Say NO to bribe.
By Luzia Amon, Cecilia Battich & Lisa Grages.
Cecilia: “When I was younger, I frequently travelled to Argentina to visit my family from my father’s side. One time, when walking through the streets of Buenos Aires I noticed the huge ‘Casa Rosada’ which is the working palace of the Argentinian President. It is a pink-coloured palace with giant fences around it and many guards who protect it. It made me reflect on the different lives of the Argentinian president and the Dutch prime minister. In Argentina, it is a well-known fact that the president has multiple luxury residents all over the world and that his children go to the most elite schools. He is guarded 24/7 and chauffeured to every location. In the Netherlands, we are proud of the fact that our prime minister bikes to work and laugh at the fact that he used to still live with his mother far into adulthood. I asked myself, where does the Argentinian president get his money from? Is the salary for being a president that high? Then why does the Dutch prime minister not have multiple houses? While I did question the situation, I did not have an answer for it. 15 years later, when starting my Value Creators journey with Lisa and Luzia, events like these have become the steppingstone to addressing the wicked problem of corruption within SDG 16.”
What feels like a short eternity ago, the three of us sat together in Cecilia’s room over a cup of tea. Bright-eyed and optimistic, we were discussing our shared interests, searching for potential ideas and directions that we perhaps could merge to pursue a common wicked problem. The issues underlying the development aid system was a particularly intriguing subject. So was the emergence of alternative sustainable economies spearheaded in regions like Scandinavia, and the challenges underlying its adoption in the developing world. We were all interested in similar directions, but with different angles of approaching it.
Fast-forward to a month later, after many brainstorming sessions, we narrowed down our topic to corruption, as it is a problem prevalent on all levels of society and a major driving force in hindering true development in developing countries. But this was still a giant of an issue to tackle! How do we get started?
Through the guidance of our coach Aryanti and the looming deadline of our first E-model report, we made some first progresses in our quest for narrowing down corruption. We started with a case study research into the Democratic Republic of Congo (only to dawn on us later that it will be a true challenge to work with stakeholders there, as none of us conversed fluently in French). We moved on to picking out different generalist organizations and institutions that were actively working on anti-corruption measures or advocacy, quickly scoring different contacts and hopping onto our first calls. Slowly but surely, we were building more confidence in our knowledge of the topic and had the chance to explore the different dimensions to it through stimulating conversations with every new stakeholder. We identified some ‘missing links’ and had a growing network that were curious about our direction.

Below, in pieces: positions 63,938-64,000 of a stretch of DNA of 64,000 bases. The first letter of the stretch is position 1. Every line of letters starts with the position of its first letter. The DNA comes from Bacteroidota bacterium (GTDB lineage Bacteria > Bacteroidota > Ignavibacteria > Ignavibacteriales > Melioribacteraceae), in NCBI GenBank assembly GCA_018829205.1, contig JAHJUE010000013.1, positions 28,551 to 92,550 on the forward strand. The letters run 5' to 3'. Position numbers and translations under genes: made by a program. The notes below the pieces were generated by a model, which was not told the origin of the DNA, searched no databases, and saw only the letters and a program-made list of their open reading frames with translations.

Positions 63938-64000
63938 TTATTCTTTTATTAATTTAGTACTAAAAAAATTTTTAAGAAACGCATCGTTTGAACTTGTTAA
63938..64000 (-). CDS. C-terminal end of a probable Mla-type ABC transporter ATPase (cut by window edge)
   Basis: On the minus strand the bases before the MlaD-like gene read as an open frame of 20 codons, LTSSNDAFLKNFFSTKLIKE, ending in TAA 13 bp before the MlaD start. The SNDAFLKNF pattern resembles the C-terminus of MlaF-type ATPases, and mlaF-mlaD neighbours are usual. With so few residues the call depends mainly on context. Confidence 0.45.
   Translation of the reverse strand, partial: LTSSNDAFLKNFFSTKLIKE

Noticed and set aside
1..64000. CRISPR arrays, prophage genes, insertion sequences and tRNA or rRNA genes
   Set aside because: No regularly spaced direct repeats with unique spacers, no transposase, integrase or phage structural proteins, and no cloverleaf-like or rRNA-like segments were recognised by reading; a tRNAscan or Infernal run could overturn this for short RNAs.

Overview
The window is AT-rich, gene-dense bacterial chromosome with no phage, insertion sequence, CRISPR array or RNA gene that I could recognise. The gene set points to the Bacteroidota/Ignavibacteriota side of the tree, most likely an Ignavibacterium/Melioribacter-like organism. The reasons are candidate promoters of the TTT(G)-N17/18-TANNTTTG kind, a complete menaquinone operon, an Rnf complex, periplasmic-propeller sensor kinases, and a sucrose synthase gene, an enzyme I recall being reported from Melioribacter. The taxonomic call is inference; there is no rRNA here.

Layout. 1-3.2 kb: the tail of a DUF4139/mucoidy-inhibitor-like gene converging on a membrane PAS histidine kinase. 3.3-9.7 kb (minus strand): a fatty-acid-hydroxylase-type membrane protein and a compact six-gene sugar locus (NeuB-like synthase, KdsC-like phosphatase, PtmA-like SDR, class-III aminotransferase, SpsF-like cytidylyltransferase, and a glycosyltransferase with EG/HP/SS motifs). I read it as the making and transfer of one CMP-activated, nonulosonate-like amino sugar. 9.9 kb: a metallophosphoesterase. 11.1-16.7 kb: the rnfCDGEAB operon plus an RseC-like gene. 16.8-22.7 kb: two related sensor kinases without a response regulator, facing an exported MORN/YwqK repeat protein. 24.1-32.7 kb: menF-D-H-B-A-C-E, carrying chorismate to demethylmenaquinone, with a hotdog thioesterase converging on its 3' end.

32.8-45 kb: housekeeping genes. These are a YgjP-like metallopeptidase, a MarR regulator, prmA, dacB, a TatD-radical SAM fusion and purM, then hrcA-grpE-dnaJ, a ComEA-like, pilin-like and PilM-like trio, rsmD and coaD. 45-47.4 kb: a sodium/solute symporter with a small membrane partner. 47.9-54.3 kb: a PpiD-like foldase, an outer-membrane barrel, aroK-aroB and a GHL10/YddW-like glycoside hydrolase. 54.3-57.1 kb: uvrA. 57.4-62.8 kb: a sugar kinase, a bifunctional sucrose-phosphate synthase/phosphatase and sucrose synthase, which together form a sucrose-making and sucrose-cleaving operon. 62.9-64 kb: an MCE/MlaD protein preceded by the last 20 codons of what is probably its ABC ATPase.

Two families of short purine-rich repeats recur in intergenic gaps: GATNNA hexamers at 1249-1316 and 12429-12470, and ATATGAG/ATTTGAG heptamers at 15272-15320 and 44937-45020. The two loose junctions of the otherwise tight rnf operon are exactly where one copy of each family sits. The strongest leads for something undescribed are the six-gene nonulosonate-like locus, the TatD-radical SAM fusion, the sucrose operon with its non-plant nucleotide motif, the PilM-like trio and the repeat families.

But what next? How do we move forward? We wanted to engage youth in our product creation, but where to start? We put our investigative hats back on and did some market research. But that was not enough. We felt ourselves sinking into an “absencing” phase, a state of mind known in Theory U as the part where you feel disconnected and at lost from what you are trying to achieve. That did not last though! We quickly picked ourselves back up during a fruitful mid-term reflection session and went back to basics. We knew that we wanted to create something of value that is related to the international Anti-Corruption Day, something one of our stakeholders mentioned to us, and we had to start soon as the clock was ticking.
As the nature of corruption is so contextual, we realized that our best shot was to choose one specific location to engage in – and we picked the low-hanging fruit. Luckily, Lisa had a couple of contacts who were happy to lend a helping hand. With the aid of a teacher, a couple of students at an international school, a campaign designer and a national parliament advisor, we were motivated to get started on the co-creation process of our little social media campaign and a workshop on corruption! Due to the sensitive matter of the issue and after more input from our local network, we changed the theme of the workshop to place civic education at the forefront, to promote civic values such as fairness and ethical behaviour. This way, we could tailor our workshop to target also English-language schools where there is a lower level of English fluency. Due to some unforeseen delays, our very own pilot workshop will take place at the end of January, which we all are very excited for!
What does the future hold for us afterwards? Our pilot is merely a baby step in a much greater scheme of ambition, which is to encourage teachers and educators to bring civic education into the formal education curricula and make it a norm for the public who lack access to it. Together with a respected stakeholder within our network, we will continue our value creation process and improve upon our pilot and tackle the next destination!
“Knowledge is power. Education is the premise of progress, in every society, in every family.”